Version tested: PlayStation 2
The Sims 2 is the type of game that defies easy classification. Part god sim, part RPG, it's a digital dollhouse in which you attend to the needs and wants of your Sims, maintaining their happiness and health by encouraging them to interact with an environment you can incrementally improve. As so much of your time is spent ordering a Sim to perform chores to maintain their wellbeing - particularly cleaning, cooking, ablutions and bathroom breaks - the challenge is, broadly speaking, time management. If you plan your Sim's day-to-day activities carefully, topping up meters as required, you gain little windows of opportunity where you can experiment with new items, forge new relationships with other Sims, or work on enhancing skill levels.
At this point, there's something we should set straight: cast all thoughts of the PC incarnation of Sims 2 from your mind right now. This isn't a conversion per se, but rather a console-specific interpretation of a markedly more sophisticated original release. It's a "lite" version with the basic form and functions of its PC peer, but palpably less substance, sans the extra features (particularly the concept of raising families), mods and expansion packs.
Perhaps acknowledging that the abridged feature list renders The Sims 2 a less beguiling prospect as a freeform toyset, the console versions introduce Story Mode. In this, you can unlock (and immediately take up residence in) new houses, and switch control to specific Sims in order to fulfil their desires. You can still play at your own pace and ignore periodic prompts to fulfil task A, B, C or D, but the addition of specific goals introduces an element of structure. The alternative Freeplay mode is a more traditional, open-ended Sims sandbox that enables you to create a group of Sims, pick or build a dwelling for them to live in, and then play as you please. The difference between the two is that, while Story Mode dangles carrots from sticks for you to chase, Freeplay offers an entire field of them to pick (almost) as you please. The latter can feel aimless and flat as a consequence.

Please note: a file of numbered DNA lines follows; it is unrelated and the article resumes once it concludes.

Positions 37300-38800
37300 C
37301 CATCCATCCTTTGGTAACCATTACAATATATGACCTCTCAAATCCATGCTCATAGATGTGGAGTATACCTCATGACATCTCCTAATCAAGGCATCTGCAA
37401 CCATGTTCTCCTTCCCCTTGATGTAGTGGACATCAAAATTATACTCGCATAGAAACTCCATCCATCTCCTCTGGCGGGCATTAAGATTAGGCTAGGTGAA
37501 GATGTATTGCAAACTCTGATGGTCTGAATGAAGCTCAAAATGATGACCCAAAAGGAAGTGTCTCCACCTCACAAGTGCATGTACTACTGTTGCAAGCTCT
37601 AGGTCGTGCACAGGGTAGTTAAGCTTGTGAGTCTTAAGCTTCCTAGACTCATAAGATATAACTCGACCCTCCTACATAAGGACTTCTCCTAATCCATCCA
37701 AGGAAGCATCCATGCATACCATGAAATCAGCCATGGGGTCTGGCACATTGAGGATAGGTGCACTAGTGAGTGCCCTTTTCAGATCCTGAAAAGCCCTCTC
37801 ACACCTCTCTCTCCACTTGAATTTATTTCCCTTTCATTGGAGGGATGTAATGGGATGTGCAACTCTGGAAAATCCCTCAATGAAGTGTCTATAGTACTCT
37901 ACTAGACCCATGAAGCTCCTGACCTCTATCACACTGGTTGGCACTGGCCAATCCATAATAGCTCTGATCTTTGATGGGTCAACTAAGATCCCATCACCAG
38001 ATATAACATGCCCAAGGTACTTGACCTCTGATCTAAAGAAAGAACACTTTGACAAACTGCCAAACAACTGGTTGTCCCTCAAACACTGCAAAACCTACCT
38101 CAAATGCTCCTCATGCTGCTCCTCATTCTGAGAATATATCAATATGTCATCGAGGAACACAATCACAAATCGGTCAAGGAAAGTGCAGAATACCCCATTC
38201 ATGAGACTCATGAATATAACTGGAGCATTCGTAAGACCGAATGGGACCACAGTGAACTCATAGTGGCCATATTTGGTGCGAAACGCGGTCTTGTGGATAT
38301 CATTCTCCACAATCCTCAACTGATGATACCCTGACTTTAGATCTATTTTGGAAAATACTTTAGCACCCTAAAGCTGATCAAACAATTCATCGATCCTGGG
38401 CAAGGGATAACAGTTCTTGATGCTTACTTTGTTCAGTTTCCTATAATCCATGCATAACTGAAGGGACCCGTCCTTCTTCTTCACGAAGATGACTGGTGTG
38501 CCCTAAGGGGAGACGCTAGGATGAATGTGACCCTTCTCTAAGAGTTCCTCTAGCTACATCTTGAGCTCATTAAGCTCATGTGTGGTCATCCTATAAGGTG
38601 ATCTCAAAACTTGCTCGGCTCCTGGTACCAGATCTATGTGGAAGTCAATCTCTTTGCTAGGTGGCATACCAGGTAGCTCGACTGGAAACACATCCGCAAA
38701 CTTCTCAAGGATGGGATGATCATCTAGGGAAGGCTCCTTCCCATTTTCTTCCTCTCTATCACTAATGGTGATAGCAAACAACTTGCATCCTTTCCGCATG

Progression in Sims 2 is measured by the fulfilment of 'wants': from mundane tasks such as changing clothes, to career success, sexual conquests and artistic endeavours. The provision of these is influenced by the character archetype you choose in the initial character creation phase. There are five different types (called 'aspirations') to pick. If you opt for the Romance aspiration and choose to play the role of a philandering Lothario, for example, you can reasonably expect the majority of your set tasks to involve interaction with (and, naturally, the seduction of) other Sims. A Sim with the Creative label, by contrast, is more likely to be given projects involving painting or cooking. Completing 'wants' enables you to unlock additional items to improve your Sim's environment and, in Story Mode, eventually gain access to new locales. Equally, though, you need to avoid 'fears': a trio of periodically updated events (such as a priapic womaniser being caught in the act by a girlfriend) that will make your Sim less happy.
From first play, experimenting with your environment is a rudimentary pleasure, but a pleasure nonetheless. Learning the different ways that you can use objects to enhance your Sim's mood, increase skill levels or fulfil 'wants' is enjoyable in a low-key kind of way: you press X, enjoy a stock animation, then note how it influences your Sim's status. The problem, though, is that these animated sequences are naturally of fleeting value as a reward mechanism. With your participation limited to initiating a process - say, your Sim using a surfing machine, or lifting weights - repeat use of objects is only really necessary (or, indeed, desirable) if it raises a skill or need gauge when required.